Prime Minister Sunak recognises Dáithí's 'outstanding' contribution to organ donation law change

A six-year-old boy awaiting a heart transplant ribbed Rishi Sunak about Ireland’s rugby win over England as the Prime Minister presented him with a special award to recognise his “outstanding” contribution to his community.

Dáithí Mac Gabhann and Mr Sunak also chatted about football when they met on Wednesday morning on the outskirts of Belfast.

A new organ donation law for Northern Ireland is named in honour of the Belfast boy in recognition of his and his family’s campaign for law changes.

Mr Sunak presented Dáithí with a Points of Light awards to acknowledge the family’s campaigning efforts.

The meeting came ahead of Mr Sunak’s political engagement with US President Joe Biden in Belfast city centre.

Mr Sunak told Dáithí that only one person in the UK was given the award each day and that showed how special he is.

Number 10 said the Prime Minister wanted to thank the Mac Gabhanns for their “tireless campaigning” for Dáithí's Law, which implemented an opt-out organ donation system, bringing Northern Ireland in line with the rest of the UK.

Dáithí was joined for the award presentation by his father Mairtin Mac Gabhann, mother Seph Ni Mheallain and younger brother Cairbre.

Mairtin MacGabhan said: "The Prime Minister said to Daithi out of the millions of people in the UK, today was Daithi's day. 

"For the first time ever Daithi was speechless, the photos just show Daithi's big beaming smile and for the first five or ten minutes of that meeting he was totally speechless.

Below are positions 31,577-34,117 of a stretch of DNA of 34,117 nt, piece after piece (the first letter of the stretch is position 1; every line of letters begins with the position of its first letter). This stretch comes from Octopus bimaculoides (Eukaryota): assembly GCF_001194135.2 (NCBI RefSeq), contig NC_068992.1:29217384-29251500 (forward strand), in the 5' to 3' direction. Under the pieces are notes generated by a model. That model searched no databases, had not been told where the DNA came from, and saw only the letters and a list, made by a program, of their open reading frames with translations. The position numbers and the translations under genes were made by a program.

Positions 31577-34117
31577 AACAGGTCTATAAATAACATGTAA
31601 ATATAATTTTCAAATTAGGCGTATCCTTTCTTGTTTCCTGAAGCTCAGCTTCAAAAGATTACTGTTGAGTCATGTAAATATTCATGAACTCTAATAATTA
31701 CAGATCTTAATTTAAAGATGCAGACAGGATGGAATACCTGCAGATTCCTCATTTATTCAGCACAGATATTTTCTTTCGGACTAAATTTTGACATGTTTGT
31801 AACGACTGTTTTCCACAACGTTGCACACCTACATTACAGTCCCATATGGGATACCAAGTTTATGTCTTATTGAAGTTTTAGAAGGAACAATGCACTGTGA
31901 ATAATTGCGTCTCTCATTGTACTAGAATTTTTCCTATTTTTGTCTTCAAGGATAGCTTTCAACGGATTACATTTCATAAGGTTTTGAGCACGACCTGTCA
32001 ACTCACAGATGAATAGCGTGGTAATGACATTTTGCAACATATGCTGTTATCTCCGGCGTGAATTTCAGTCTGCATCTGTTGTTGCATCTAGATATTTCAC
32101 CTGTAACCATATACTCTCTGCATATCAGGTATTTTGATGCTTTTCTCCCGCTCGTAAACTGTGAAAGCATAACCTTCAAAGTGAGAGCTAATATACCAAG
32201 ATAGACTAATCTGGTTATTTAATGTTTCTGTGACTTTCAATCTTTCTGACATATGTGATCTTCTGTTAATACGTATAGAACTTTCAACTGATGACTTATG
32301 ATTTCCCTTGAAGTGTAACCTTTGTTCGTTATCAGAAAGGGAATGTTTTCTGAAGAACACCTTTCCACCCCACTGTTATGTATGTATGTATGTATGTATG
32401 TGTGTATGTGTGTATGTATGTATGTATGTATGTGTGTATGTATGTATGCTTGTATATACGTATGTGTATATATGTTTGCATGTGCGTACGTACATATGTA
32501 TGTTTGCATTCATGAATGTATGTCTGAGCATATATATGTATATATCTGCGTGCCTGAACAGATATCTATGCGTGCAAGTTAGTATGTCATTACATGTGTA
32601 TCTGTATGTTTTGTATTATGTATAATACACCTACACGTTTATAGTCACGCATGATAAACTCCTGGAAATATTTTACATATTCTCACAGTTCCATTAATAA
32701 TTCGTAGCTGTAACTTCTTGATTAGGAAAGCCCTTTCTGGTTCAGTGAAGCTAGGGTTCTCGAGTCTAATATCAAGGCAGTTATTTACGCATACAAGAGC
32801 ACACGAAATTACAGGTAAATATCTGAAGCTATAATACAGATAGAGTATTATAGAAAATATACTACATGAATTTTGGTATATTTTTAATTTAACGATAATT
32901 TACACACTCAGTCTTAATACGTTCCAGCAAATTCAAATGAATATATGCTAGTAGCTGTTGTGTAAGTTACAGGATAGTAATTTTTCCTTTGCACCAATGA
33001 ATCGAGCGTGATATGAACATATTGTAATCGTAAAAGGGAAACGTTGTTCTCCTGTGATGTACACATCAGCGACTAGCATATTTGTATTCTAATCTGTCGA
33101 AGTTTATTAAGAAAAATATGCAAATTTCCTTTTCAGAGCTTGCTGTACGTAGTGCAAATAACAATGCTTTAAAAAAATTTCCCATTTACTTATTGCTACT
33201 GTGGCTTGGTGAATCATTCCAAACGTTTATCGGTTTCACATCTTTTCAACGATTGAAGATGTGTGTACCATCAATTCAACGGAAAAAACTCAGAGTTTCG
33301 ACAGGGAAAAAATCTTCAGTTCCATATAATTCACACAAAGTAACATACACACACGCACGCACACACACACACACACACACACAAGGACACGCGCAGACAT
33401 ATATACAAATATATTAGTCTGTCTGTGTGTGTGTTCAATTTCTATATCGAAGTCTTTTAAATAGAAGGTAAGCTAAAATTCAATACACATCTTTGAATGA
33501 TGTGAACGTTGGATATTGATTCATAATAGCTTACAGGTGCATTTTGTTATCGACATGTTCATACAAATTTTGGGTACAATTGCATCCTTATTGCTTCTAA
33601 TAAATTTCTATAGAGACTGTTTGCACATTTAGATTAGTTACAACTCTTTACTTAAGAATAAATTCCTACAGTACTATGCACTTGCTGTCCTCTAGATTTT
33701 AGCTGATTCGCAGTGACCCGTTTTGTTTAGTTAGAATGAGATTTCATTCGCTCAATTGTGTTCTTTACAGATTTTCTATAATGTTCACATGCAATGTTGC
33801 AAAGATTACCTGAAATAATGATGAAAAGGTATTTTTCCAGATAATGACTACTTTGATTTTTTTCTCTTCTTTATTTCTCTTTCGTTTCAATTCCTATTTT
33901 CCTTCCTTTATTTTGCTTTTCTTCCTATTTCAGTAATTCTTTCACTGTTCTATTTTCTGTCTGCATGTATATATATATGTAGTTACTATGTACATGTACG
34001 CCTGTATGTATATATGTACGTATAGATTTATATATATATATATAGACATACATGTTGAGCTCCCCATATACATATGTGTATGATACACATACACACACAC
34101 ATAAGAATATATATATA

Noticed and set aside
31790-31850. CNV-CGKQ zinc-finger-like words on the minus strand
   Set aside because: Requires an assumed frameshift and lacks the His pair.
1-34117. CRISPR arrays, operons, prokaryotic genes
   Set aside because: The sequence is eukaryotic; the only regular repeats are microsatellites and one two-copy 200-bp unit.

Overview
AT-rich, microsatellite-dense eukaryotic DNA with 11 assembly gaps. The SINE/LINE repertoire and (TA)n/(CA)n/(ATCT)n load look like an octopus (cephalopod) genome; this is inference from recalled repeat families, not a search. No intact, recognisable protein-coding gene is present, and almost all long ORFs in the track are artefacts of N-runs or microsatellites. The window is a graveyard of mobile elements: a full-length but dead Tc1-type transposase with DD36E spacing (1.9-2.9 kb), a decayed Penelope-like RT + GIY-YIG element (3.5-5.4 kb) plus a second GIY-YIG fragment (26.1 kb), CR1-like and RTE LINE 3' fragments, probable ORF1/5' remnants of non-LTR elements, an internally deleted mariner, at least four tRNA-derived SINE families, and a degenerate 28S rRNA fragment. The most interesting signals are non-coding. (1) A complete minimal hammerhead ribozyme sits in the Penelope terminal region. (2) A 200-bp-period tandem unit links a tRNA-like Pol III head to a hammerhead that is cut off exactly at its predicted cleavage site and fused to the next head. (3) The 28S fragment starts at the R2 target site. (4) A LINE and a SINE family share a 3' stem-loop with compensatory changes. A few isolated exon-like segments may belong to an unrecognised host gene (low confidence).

"But then when Daithi came out of his shell he made the Prime Minister a cup of tea with about fifty sugars in it and he was telling the Prime Minister all about the Belfast Giants, all about his favourite football teams, it was just a really lovely meeting."

Daithi's Law comes into effect here in Northern Ireland from 1 June, the date which marks the fifth anniversary of the Daithi's name being put on the transplant waiting list. 

The family’s campaigning efforts were a factor in prompting Secretary of State for Northern Ireland Chris Heaton-Harris to bypass the collapsed Stormont institutions to pass legislation at Westminster that allowed Dáithí's Law to come into effect.

The law is the culmination of years of tireless campaigning from the MacGabhan family, who can now enjoy the fruits of their hard work. 

"It's such a change from the past year and a bit where we were doing these interviews and we were always disappointed and angry and heartbroken to be honest," Mairtin said. 

"Now to be able to sit back and enjoy our hard work and see Daithi's law come into effect on 1st June and then to be presented with the freedom of the city it's just amazing.

"The fact that Daithi's story has saved lives already while he waits for his life to be saved, that makes me the proudest of all."

In a letter to Dáithí, who is awaiting a new heart, Mr Sunak said: “Every day I write a letter to thank someone for doing something remarkable for others. Today is very special, because I get to thank you.

“The bravery and determination you have shown in campaigning to change the law on organ donation in Northern Ireland is truly inspiring.

“With Dáithí's Law you are helping others in your situation to get the life-changing help they need. It is a huge achievement.

“In your father’s words: ‘Exceptional things happen for exceptional people’.

“I agree with him that you are truly exceptional and so I am delighted to recognise your courage by naming you as the UK’s 2,029th Point of Light.

“The whole country is with you as you continue your treatment.”

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